Trio in A Major, Op.264 for Clarinet, Viola & Piano
Not many composers were writing some of their best works after the age of 70, but Carl Reinecke (1824-1910) is one of them. This wonderful trio, a superb late romantic work, dating from 1903, was completed just before his 80th birthday.
Nowadays, Reinecke has been all but forgotten, an unjust fate for a man who excelled in virtually every musical field with which he was involved. As a performer, Reinecke was, during the mid-19th century, reckoned for three decades as one of the finest concert pianists before the public. As a composer, he produced widely respected and often performed works in every genre running the gamut from opera, to orchestral to chamber music. As a conductor, he helped turn the Leipzig Gewandhaus Orchestra into a group with few if any peers. As its director, he helped the Leipzig Conservatory become what was widely regarded as the finest in the world. As a teacher of composition and of piano, he was considered to have few if any equals. Among his many students were Grieg, Bruch, Janacek, Albeniz, Sinding, Svendsen, Reznicek, Delius, Arthur Sullivan, George Chadwick, Ethel Smyth, Felix Weingartner, Karl Muck and Hugo Riemann. In his time, Reinecke and his music were unquestionably regarded as first rate.
Reinecke was born near Hamburg in the town of Altona, then in the possession of Denmark. Most of his musical training was obtained from his father, who was a widely respected teacher and author. Starting in 1845 at the age 21, he began concertizing across Europe, in the course of which he was appointed court pianist to the King of Denmark. Mendelssohn, Schumann and Liszt all were favorably impressed by him and helped him gain an appointment at the Cologne Conservatory. By 1860, Reinecke’s reputation was such that he obtained a teaching position at the prestigious Leipzig Conservatory, which had been founded by Mendelssohn, and eventually rose to become its director. His reputation and excellence as a teacher can be attested to by the aforementioned list of famous students.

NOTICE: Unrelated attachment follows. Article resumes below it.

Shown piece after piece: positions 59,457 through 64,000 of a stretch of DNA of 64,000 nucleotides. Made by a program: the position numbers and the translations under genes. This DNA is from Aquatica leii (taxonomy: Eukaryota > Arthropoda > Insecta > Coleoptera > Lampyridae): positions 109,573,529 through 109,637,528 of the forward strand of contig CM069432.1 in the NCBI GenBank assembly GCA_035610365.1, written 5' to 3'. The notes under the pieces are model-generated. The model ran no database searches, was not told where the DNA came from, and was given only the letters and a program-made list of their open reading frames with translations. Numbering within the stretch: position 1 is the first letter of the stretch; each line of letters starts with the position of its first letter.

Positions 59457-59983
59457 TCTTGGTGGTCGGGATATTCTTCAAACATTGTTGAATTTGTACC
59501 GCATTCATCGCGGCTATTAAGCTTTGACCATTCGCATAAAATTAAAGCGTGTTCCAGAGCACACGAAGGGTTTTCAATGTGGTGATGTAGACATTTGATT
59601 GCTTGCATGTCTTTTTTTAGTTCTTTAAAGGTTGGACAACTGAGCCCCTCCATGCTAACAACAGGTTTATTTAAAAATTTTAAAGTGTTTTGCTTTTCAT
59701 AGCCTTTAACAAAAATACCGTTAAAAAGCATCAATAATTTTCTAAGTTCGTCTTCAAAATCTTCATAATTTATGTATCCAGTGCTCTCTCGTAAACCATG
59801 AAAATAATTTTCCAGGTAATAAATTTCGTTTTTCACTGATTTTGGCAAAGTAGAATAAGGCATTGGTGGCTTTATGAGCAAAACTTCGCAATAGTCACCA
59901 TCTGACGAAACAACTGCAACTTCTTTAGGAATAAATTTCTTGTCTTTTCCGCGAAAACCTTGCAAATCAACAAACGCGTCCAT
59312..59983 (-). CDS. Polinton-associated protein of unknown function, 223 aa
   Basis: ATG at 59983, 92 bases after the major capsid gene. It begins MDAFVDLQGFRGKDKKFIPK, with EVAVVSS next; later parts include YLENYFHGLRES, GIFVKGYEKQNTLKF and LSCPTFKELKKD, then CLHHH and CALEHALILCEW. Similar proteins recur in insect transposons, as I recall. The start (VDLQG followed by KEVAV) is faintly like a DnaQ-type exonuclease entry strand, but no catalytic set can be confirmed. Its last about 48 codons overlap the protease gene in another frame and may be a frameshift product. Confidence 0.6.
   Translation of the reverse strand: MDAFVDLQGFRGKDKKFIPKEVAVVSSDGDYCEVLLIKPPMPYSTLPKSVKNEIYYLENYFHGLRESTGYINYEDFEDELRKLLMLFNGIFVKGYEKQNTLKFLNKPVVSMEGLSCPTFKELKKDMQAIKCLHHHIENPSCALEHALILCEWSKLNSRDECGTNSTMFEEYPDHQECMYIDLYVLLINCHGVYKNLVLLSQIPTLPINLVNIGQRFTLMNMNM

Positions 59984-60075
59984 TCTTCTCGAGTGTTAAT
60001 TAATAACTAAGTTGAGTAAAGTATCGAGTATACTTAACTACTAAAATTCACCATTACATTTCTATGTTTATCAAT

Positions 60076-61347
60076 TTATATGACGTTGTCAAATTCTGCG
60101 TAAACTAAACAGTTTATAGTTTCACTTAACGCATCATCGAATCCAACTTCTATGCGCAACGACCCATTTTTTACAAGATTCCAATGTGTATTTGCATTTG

Unlike many of his contemporaries, or even some of those composers who were younger such as Bruch, Reinecke was able to move beyond the music of Mendelssohn and Schumann, the musical idols of the mid 19 Century. The Trio is for an instrumental combination first made famous by Mozart. It begins darkly with a Moderato which then gives way to an Allegro. The writing is assured and in a late-Brahmsian mode. The thematic material is very calm and reflective. The Intermezzo-Moderato which follows has very nearly the same mood as the preceding movement. It is a muted pastorale. Next is a Legende-Andante. It has a beautiful and sad, slow folk song as the main theme. The mood is dark and resigned. The finale, Allegro moderato, stands in stark contrast to the preceding movements with its lively and joyful melodies.
This trio is infused with the developments of late, and even Post-Brahmsian, romanticism. It is without doubt a must for this ensemble combination.